Phytomedicine: international journal of phytotherapy and phytopharmacology 11/2013; · 2.97 Impact Factor
  • [Show abstract] [Hide abstract]
    ABSTRACT: Background and Purpose Raising urinary pH and citrate excretion with alkali citrate therapy has been a widely used treatment in calcium nephrolithiasis. Citrate lowers ionized Ca<sup>+2<sup> concentrations and inhibits calcium salt precipitation. Conservative alternatives containing citrate such as fruit juices have been investigated and recommended. Any compound that induces systemic alkalosis will increase citraturia. Malate, a polycarboxylic anion like citrate, is a potential candidate for chelating Ca<sup>+2<sup> and for inducing systemic alkalinization. We undertook to investigate these possibilities. Materials and Methods Theoretical modelling of malic acid's effects on urinary Ca<sup>+2<sup> concentration and supersaturation (SS) of calcium salts was achieved using the speciation program JESS. Malic acid (1200 mg/d) was ingested for 7 days by 8 healthy subjects. Urines (24h) were collected at baseline and on day 7. They were analysed for routine lithogenic components including pH and citrate. Chemical speciation and SS were calculated in both urines. Results Modelling showed that complexation between calcium and malate at physiological concentrations of the latter would have no effect on SS. Administration of the supplement induced statistically significant increases in pH and citraturia. The calculated concentration of Ca<sup>+2<sup> and concomitant SS calcium oxalate (CaOx) decreased after supplementation, but these were not statistically significant. SS for the calcium phosphate salts hydroxyapatite and tricalcium phosphate increased significantly as a consequence of the elevation in pH, but values for brushite and octacalcium phosphate did not change significantly. Conclusions We speculate that consumption of malic acid induced systemic alkalinization leading to reduced renal tubular reabsorption and metabolism of citrate, and an increase in excretion of the latter. The decrease in SS(CaOx) was caused by enhanced complexation of Ca<sup>+2<sup> by citrate. We conclude that malic acid supplementation may be useful for conservative treatment of calcium renal stone disease by virtue of its capacity to induce these effects.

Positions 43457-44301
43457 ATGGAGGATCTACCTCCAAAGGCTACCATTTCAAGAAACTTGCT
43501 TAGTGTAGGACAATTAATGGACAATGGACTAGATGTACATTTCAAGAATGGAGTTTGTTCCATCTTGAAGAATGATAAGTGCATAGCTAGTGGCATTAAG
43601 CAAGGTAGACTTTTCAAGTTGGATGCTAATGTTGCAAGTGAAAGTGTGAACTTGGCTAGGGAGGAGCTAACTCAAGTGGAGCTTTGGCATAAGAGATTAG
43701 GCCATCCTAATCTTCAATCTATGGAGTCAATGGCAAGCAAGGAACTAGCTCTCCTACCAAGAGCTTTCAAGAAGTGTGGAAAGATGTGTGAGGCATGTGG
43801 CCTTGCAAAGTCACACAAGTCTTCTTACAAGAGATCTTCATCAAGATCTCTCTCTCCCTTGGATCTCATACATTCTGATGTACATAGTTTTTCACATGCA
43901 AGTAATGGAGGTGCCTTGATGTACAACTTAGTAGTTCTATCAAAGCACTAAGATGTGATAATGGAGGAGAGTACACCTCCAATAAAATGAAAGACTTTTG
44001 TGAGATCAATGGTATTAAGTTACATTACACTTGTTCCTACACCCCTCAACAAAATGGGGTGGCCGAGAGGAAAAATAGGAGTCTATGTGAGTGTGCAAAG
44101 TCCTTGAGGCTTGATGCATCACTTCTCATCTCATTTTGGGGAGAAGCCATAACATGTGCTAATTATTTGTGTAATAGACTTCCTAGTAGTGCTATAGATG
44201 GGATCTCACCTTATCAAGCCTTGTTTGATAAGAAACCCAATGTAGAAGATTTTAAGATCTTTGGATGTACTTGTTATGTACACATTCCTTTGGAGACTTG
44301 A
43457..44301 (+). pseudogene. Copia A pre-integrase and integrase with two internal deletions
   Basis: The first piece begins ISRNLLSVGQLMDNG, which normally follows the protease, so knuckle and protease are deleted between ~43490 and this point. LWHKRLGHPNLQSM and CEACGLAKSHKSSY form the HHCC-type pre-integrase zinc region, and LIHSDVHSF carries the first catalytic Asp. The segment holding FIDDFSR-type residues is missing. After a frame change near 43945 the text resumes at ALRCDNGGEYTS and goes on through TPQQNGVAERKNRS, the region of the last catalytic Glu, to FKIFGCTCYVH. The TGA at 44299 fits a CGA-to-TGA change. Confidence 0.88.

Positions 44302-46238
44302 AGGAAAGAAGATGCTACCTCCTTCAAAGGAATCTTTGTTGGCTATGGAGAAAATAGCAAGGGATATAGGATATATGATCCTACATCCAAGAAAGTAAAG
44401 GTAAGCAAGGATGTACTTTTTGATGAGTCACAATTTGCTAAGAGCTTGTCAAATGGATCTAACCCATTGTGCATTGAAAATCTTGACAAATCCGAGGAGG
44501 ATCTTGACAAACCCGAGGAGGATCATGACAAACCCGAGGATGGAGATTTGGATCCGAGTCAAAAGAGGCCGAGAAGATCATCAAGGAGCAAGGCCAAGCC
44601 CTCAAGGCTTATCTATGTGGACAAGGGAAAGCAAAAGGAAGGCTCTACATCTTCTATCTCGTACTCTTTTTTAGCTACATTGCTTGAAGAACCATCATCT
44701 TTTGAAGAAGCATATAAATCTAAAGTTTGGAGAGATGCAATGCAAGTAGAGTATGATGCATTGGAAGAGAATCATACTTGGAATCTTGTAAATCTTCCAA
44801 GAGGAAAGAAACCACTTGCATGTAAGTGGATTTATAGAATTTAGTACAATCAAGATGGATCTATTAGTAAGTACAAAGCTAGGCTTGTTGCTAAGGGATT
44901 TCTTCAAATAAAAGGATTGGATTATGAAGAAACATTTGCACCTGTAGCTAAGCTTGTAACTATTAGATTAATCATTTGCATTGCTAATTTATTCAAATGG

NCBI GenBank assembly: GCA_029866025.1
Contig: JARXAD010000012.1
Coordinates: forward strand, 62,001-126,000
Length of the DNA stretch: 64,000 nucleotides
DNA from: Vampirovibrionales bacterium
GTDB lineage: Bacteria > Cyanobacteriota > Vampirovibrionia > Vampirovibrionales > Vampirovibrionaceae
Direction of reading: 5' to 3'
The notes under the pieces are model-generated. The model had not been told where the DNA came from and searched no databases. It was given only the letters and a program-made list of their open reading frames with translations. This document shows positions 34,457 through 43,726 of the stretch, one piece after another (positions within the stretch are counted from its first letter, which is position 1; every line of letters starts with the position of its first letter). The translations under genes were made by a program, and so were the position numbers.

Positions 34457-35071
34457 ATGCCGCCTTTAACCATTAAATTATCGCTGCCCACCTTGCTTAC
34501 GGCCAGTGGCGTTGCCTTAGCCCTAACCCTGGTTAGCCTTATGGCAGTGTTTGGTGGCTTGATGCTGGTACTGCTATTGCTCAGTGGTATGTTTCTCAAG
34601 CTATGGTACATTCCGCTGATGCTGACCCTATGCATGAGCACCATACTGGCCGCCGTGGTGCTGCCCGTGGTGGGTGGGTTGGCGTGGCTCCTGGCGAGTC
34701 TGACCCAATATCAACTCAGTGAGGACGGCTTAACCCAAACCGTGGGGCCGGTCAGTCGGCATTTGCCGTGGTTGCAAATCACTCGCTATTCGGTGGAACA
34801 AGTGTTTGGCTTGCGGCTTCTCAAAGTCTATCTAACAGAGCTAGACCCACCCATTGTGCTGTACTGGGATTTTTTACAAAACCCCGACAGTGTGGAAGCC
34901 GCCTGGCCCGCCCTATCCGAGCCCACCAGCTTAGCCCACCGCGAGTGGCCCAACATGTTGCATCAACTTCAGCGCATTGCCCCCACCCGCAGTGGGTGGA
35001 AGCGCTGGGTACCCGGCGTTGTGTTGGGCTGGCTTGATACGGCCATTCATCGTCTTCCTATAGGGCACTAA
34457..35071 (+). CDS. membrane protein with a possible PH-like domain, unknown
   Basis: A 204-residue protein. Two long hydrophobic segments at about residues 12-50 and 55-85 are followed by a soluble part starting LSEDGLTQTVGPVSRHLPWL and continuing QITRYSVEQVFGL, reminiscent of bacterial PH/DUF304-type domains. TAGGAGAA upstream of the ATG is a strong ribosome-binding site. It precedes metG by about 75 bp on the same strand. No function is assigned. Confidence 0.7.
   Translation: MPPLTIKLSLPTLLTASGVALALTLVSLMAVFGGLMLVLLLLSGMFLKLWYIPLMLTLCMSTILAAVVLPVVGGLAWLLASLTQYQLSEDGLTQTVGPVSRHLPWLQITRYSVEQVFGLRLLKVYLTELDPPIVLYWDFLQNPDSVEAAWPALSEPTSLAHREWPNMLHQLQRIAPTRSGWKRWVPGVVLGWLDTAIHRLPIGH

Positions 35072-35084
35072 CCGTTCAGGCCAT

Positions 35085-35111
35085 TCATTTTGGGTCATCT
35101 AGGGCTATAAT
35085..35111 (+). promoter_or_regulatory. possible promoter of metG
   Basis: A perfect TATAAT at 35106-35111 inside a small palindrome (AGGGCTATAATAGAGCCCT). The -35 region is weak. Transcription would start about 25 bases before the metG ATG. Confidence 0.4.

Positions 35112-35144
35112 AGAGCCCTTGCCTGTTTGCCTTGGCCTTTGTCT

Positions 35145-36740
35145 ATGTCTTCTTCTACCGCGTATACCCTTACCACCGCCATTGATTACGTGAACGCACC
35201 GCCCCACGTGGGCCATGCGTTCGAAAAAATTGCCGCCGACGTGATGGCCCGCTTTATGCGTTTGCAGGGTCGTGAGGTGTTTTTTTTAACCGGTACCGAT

Journal of endourology / Endourological Society 09/2013; · 1.75 Impact Factor
  • [Show abstract] [Hide abstract]
    ABSTRACT: Background Supersaturation (SS) of urinary salts has been extensively invoked for assessing the risk of renal stone formation, but precursors have often been ignored. Our objectives were to establish by computer modeling, which urinary components are essential for calculating reliable SS values, to investigate whether unique equilibrium processes occur in the urine of stone formers (SF) which might account for their higher SS levels relative to healthy controls (N), to determine the relative efficacies of three different, widely-used protocols for lowering urinary SS of calcium salts and to examine the influence of precursors.
    Journal of Crystal Growth 11/2013; · 1.69 Impact Factor